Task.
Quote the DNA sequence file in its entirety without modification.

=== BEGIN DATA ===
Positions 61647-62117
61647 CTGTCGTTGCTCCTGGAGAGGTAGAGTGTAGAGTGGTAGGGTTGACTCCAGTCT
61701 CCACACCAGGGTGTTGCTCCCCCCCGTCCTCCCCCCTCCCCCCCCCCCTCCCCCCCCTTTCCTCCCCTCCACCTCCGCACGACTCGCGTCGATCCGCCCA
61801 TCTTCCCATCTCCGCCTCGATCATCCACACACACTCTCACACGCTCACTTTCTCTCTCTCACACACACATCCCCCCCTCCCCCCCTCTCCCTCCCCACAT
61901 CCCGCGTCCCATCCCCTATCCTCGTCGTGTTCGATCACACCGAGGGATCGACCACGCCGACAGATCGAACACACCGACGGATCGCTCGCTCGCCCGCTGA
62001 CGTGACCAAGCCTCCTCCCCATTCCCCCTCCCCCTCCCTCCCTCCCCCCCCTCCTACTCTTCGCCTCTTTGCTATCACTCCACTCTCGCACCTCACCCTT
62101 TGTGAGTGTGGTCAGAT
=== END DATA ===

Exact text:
Positions 61647-62117
61647 CTGTCGTTGCTCCTGGAGAGGTAGAGTGTAGAGTGGTAGGGTTGACTCCAGTCT
61701 CCACACCAGGGTGTTGCTCCCCCCCGTCCTCCCCCCTCCCCCCCCCCCTCCCCCCCCTTTCCTCCCCTCCACCTCCGCACGACTCGCGTCGATCCGCCCA
61801 TCTTCCCATCTCCGCCTCGATCATCCACACACACTCTCACACGCTCACTTTCTCTCTCTCACACACACATCCCCCCCTCCCCCCCTCTCCCTCCCCACAT
61901 CCCGCGTCCCATCCCCTATCCTCGTCGTGTTCGATCACACCGAGGGATCGACCACGCCGACAGATCGAACACACCGACGGATCGCTCGCTCGCCCGCTGA
62001 CGTGACCAAGCCTCCTCCCCATTCCCCCTCCCCCTCCCTCCCTCCCCCCCCTCCTACTCTTCGCCTCTTTGCTATCACTCCACTCTCGCACCTCACCCTT
62101 TGTGAGTGTGGTCAGAT